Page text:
News

UK to change quarantine rules for fully vaccinated

UK to change quarantine rules for fully vaccinated thumbnail

By Hamish Mackay & Alex Kleiderman

BBC News

media captionGrant Shapps announces changes to quarantine rules for the fully vaccinated

Fully vaccinated UK residents arriving in England from amber travel list destinations will no longer have to quarantine from 19 July.

However, they will still need to pay for Covid tests before and after their return, the transport secretary said.

Grant Shapps told MPs that under-18s returning from amber list places would also be exempt from quarantine.

Travel industry leaders said the change was a “positive step” but called for the amber list to be expanded.

Currently, anyone returning from countries on the amber or red list must isolate for 10 days, regardless of vaccine status.

Mr Shapps said a full vaccination means “14 days have passed since your final dose of the vaccine” – and only vaccines given by the NHS will count.

But he said officials were “working to extend our approach to vaccinated passengers from important markets and holiday destinations, later this summer, such as the United States and the EU”.

Under the change, fully-jabbed people travelling from amber list countries will still be required to take a test three days before they return and on the second day after they are back – but they will now be exempted from a day eight test.

Mr Shapps told MPs: “In essence, this means that for fully vaccinated travellers the requirements for green and amber list countries are the same.”

He also said that, from 19 July – the day when most Covid rules in England are due to end – the guidance that people should not travel to amber list countries will be removed.

But he cautioned that “an amber list country could still turn red”, meaning hotel quarantine would become a requirement.

All of England’s 19 July rule changes are due to be confirmed on 12 July after a review of the latest data.

image copyrightReuters

image captionHeathrow Airport welcomed the news, but called for the rules to be eased even further

Fewer than 30 destinations are on the green list – meaning travellers do not have to self-isolate when they get back to the UK, while more than 50 countries are on the strictest red list, which requires arrivals to pay to self-isolate in a hotel.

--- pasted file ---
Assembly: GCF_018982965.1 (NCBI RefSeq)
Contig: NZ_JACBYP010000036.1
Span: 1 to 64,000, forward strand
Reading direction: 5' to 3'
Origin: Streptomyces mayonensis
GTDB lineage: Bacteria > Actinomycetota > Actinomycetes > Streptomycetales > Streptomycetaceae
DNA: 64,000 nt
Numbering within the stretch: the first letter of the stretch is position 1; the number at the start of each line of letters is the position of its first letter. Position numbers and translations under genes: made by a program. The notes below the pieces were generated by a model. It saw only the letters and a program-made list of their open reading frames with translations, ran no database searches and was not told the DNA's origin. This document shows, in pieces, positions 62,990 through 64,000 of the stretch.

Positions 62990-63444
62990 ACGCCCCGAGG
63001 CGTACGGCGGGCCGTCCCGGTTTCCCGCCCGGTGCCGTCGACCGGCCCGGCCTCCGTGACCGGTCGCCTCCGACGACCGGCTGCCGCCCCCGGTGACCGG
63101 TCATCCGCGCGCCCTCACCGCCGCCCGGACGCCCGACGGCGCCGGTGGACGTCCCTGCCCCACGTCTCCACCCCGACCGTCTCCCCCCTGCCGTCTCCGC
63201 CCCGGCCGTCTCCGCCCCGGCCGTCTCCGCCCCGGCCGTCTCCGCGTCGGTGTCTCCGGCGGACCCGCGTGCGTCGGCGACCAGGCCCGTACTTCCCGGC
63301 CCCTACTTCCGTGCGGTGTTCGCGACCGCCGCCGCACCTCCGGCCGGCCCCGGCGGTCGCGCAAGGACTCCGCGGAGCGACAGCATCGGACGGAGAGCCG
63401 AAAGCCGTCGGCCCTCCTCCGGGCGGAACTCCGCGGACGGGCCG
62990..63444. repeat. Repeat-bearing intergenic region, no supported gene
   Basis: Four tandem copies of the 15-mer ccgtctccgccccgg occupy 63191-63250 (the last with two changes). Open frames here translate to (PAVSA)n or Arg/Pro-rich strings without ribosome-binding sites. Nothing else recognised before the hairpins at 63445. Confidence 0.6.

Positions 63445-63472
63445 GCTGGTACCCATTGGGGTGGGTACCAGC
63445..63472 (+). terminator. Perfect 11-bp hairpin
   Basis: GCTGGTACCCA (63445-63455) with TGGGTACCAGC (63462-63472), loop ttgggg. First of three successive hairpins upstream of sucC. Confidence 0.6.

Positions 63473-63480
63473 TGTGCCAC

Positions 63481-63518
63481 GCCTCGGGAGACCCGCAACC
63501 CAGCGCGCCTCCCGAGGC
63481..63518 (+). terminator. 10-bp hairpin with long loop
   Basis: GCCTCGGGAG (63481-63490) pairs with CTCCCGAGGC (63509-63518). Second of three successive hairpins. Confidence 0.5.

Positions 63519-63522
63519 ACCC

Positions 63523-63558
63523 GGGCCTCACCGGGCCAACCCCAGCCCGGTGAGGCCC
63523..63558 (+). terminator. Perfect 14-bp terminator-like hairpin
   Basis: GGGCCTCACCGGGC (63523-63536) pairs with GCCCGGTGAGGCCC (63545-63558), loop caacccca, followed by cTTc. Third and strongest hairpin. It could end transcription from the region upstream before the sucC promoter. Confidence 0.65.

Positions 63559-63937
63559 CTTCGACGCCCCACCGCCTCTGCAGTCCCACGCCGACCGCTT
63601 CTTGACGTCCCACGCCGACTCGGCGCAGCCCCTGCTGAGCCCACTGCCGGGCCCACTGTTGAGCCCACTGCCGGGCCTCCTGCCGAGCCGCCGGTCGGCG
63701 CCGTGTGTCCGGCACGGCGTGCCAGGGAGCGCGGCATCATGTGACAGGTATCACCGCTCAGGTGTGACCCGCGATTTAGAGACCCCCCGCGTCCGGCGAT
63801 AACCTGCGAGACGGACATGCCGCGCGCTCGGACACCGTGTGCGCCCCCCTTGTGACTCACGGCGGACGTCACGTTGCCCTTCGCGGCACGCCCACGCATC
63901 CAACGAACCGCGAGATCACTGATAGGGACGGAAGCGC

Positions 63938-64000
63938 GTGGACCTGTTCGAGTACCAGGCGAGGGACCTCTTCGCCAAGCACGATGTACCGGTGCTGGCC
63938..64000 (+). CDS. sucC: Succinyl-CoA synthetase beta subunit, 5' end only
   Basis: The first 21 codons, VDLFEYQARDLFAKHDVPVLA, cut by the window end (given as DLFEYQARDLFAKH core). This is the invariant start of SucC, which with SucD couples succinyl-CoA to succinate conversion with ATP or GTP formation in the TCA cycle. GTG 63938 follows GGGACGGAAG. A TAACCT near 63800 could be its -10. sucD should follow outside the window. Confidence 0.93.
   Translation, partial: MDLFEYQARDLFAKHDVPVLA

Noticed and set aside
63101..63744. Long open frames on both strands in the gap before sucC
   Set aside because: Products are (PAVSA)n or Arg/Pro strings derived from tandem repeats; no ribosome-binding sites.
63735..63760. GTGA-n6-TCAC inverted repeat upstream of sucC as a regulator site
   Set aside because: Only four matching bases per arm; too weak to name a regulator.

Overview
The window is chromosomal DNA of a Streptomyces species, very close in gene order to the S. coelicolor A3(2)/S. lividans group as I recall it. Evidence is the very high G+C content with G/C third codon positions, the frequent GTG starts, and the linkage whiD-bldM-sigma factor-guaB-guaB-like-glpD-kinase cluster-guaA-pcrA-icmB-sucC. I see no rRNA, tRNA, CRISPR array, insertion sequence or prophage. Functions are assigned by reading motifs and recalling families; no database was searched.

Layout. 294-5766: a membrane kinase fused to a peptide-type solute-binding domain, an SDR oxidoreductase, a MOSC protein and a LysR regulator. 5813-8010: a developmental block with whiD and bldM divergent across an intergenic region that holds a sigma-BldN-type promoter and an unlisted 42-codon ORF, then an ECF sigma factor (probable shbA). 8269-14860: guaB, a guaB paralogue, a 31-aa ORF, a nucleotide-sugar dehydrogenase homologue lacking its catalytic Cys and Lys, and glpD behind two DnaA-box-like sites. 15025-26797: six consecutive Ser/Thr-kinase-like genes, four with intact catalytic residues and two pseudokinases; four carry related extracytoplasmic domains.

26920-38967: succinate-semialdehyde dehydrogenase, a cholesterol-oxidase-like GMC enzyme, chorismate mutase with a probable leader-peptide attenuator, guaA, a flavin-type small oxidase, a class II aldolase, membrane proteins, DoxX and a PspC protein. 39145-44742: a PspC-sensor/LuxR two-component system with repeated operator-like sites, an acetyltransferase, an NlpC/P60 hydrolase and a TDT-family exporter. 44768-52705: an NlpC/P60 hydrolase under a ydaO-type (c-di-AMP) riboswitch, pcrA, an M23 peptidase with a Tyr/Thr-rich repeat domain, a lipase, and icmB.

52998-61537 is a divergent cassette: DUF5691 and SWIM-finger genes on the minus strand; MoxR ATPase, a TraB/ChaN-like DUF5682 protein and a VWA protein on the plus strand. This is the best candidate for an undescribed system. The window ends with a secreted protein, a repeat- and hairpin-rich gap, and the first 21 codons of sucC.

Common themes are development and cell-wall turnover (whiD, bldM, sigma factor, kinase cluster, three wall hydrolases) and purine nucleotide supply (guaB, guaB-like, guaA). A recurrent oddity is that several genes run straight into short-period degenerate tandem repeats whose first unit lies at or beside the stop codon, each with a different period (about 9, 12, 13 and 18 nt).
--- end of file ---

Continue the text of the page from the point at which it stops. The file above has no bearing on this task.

But most places – including holiday hotspots such as mainland Spain, Greece and the US – are on the amber list.

The next review of the countries on the green, red and amber lists will take place on 15 July.

Speaking later, the transport secretary told the BBC: “We had the choice of simply saying people would never be able to travel until every single last person had been vaccinated – or at least starting to open things up.”

Mr Shapps said testing was “important to keep people safe” and prevent variants arriving in the UK, but denied the requirements would continue to price-out many families.

The government website lists nearly 400 providers carrying out the tests fully vaccinated travellers would need to take on their return. Prices begin at £2.49, with the majority in the £50-£100 price range.

The Foreign Office, which issues travel advice that is independent from the government’s traffic light system and could affect travel insurance, is stressing that not all amber countries will be approved for international travel on 19 July.

However, it has updated its approved list and it now has several amber list countries including France, Greece, Morocco, Switzerland, the US, Jamaica and mainland Spain.

For the first time in a while, travel bosses are relatively pleased.

Today’s announcement is a big change, opening up international travel far more significantly that has been possible this year. However, there are limitations.

This policy only applies to those jabbed in the UK, meaning those jabbed abroad will still have to quarantine if coming from an amber list country.

That will affect some family and friends hoping to reunite and impact on businesses that rely on international visitors who won’t see those customers return in the same numbers as UK travellers will leave.

Tests are still required from green and amber list countries. The cost will dissuade some from travelling.